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Harvests of Death. 17th to 31st July, 1936, in Some Rural Provinces of Spain. Books

  • Autor: Lewis Jones, Caroline
  • Editor: Createspace
  • Relaese Date: 26 November 2014
  • ISBN: 1505209196
  • Format Book: PDF, Epub, DOCx, TXT
  • Number of page: 272 pages
  • File Size: 44MB
  • Rating:


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Description Harvests of Death. 17th to 31st July, 1936, in Some Rural Provinces of Spain. de Lewis Jones, Caroline:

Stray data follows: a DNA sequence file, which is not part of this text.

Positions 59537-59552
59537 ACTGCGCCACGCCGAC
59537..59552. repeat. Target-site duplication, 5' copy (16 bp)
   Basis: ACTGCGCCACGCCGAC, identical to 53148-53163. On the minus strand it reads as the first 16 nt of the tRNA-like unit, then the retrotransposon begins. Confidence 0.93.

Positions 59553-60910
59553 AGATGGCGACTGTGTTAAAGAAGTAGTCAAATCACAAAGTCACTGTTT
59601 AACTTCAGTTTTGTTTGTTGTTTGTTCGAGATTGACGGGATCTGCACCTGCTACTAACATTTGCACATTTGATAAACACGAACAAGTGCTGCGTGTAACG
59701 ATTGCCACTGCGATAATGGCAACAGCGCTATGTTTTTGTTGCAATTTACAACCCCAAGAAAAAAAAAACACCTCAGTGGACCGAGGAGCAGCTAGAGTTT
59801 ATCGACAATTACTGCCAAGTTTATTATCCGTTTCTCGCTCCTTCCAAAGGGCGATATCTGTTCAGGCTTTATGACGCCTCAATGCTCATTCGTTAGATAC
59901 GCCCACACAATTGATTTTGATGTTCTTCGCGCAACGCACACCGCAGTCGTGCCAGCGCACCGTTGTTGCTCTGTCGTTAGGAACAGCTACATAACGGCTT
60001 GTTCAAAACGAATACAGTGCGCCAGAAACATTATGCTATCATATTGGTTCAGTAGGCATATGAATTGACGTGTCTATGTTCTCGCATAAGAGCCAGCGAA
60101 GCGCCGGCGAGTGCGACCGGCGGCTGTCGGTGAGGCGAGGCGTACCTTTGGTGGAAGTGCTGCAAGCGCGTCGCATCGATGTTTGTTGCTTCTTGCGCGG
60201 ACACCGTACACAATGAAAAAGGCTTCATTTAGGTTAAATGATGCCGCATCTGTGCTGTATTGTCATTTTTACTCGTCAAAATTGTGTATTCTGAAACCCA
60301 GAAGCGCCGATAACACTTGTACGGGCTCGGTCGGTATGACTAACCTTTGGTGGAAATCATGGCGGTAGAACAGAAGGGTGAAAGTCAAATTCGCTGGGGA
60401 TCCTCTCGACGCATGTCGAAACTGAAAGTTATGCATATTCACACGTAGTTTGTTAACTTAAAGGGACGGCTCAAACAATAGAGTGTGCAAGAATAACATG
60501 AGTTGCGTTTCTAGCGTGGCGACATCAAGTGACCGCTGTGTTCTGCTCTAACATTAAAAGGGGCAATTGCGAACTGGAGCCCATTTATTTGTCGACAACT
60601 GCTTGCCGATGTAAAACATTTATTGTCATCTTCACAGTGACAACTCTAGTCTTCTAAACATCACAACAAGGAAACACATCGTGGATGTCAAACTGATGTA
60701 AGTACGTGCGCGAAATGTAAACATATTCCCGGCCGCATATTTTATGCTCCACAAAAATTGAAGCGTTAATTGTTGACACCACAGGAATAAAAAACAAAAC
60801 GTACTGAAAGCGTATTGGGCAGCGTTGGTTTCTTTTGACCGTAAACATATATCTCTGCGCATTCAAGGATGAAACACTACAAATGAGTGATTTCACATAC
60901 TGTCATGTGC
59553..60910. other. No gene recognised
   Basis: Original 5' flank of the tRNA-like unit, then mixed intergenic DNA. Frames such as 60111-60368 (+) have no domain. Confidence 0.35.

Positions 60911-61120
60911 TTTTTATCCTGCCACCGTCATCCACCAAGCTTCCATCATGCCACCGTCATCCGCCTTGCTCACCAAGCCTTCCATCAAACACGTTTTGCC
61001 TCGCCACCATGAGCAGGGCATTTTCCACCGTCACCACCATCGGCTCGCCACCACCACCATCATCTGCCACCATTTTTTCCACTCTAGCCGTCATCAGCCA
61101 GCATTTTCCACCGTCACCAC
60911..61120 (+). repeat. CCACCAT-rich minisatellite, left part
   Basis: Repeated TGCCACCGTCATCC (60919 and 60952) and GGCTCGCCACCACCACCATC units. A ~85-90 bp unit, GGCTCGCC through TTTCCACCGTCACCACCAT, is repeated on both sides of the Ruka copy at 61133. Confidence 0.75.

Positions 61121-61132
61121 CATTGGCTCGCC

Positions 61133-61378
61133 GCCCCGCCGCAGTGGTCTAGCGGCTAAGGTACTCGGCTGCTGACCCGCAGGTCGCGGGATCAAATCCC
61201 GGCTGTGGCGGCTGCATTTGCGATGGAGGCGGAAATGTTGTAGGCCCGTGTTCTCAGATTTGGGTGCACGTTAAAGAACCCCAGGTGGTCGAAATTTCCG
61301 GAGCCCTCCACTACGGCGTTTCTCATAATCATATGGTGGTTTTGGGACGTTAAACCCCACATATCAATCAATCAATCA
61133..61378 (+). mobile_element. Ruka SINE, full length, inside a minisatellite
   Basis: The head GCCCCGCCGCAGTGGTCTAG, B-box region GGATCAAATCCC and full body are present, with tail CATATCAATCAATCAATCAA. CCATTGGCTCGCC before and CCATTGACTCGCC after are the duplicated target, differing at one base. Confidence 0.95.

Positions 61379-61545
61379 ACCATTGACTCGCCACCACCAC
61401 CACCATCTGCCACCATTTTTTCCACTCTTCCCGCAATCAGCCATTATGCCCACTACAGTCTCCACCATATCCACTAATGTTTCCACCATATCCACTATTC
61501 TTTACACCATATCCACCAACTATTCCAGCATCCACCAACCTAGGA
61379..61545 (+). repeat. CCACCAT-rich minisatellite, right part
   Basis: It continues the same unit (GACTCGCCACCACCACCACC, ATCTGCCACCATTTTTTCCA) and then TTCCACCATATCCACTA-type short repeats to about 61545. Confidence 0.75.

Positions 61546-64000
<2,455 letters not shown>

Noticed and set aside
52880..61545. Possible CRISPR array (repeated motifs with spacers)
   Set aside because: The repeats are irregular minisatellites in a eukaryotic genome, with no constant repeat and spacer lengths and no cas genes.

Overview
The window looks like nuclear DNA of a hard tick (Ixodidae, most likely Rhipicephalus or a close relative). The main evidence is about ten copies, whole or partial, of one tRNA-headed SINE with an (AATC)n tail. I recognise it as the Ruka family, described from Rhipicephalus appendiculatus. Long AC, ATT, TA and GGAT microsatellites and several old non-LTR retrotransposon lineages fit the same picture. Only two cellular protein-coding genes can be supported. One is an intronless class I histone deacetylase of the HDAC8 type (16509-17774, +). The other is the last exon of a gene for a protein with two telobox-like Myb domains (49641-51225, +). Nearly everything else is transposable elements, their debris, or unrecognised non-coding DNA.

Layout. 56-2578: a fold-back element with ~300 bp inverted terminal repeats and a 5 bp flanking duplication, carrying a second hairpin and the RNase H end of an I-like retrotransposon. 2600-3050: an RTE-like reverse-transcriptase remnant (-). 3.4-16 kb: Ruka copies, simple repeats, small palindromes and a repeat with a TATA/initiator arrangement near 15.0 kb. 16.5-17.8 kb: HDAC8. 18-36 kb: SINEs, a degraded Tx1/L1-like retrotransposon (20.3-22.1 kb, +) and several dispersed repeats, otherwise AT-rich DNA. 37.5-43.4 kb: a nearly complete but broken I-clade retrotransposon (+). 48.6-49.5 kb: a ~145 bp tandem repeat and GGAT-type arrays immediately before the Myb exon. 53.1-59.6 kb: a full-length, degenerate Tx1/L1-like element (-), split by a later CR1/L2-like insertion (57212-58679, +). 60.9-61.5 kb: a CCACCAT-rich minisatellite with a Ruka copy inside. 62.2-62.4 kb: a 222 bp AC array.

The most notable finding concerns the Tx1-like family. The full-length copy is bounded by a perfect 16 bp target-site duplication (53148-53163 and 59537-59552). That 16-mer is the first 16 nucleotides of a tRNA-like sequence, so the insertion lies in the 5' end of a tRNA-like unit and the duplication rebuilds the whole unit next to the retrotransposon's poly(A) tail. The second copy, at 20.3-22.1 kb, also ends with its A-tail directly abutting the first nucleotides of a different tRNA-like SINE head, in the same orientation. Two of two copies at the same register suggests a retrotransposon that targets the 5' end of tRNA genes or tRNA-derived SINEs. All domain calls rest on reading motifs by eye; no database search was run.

This book is a detailed account of armed opposition by the rural population in certain parts of Spain to the attempted take over of power by right wing military rebels in July, 1936. English language accounts of the early days of the civil war in Spain have tended to ignore, skim over, or minimise the significance of, instances of opposition to the rebels in rural parts of Spain. Consciously or unconsciously, authors have tended to replicate the pro-Nationalist (rebel) view that, in certain areas, the seizure of power by the rebels was an easy and uneventful process. A (uniformed) "walk in the park" (paseo militar). But in Galicia, it was not so. In Leon, in Caceres, even in Salamanca, even in Navarra, it was not so. In "Harvests Of Death. 17th to 31st July, 1936, In Some Rural Provinces Of Spain," Lewis Jones shows, through a number of examples, that opposition to the military rebels in Spain, in July, 1936, was geographically extensive. The presence of trade unionism, the author argues, was one factor that served to make it so. The localities considered are the provinces of Burgos, Palencia, Valladolid, Navarra, Soria, Logrono, Leon, Zamora, the Galician provinces of La Coruna, Lugo, Orense, and Pontevedra, and the provinces of Salamanca, and Caceres. There were those among the civilian population of Spain who welcomed the right wing insurrectionary movement headed by elements of the Spanish military, which began in Spanish controlled Morocco on 17th July, spreading to mainland Spain on 18th July. Accounts of the Spanish Civil War often depict support for the rebels as being more common in rural areas than in urban or industrial localities. In fact, in many parts of Spain, including rural areas, those from the civilian population willing to actively participate, on behalf of the rebels, in the initial stages of the insurrection were few. In rural areas, just as elsewhere, there were many who disapproved of the insurrectionary right. But all too often they were unorganised and unarmed. And people were underinformed and misinformed about events. Some thought the situation would be dealt with by loyal military and police units (the government in Madrid at first encouraged people to think this way). Yes, there were loyal troops and police. But not enough. Some thought that if they did not oppose the rebels, there would be no bloodshed. But thousands were killed, by the rebels, after they seized power. There were particular challenges for those (very often trade unionists) who sought to oppose the rebels in rural areas. Individuals had to be gathered together from across the countryside. Motor transport was not always available. Telephones were few. Even so, in rural areas of Spain, there was significant opposition to the rebels, including armed opposition. The rebel troops, as they tried to spread out from their barracks, found roads blocked, rail tracks lifted, bridges destroyed. There were well planned ambushes (as in the town of Bejar, Salamanca) and pitched battles (as at Tuy, Pontevedra, and in the Arsenal, the naval base at El Ferrol, province of La Coruna). The opposition to the rebels in Burgos, Palencia, Valladolid, Navarra, Soria, Logrono, Leon, Zamora, La Coruna, Lugo, Orense, Pontevedra, Salamanca, and Caceres affected the course of events elsewhere in Spain. The main aim of the rebels was to capture Madrid. Because of the widespread opposition they encountered elsewhere in the country, the rebels could not move troops against Madrid in such numbers or as quickly as they had hoped to do. And, because of opposition to the rebels elsewhere in the country, the government forces in Asturias, Santander, and the Basque country had more time to organise and equip themselves than might otherwise have been the case." Specifics of the author is not found or maybe have been taken off with the obtain from the article writer. Maybe you could be enthusiastic about additional ebooks by way of the Lewis Jones, Caroline. We had arrived able to obtain a lot of the most iformatsii for you. With regard to creators of these studies: web page would not include community entry your own guides on our webpages solely introduction details about the ebook. If you think that web page is actually infringing, please write to you concerning this so if you are the publisher of the guides, we will promptly remove webpages in our web site.

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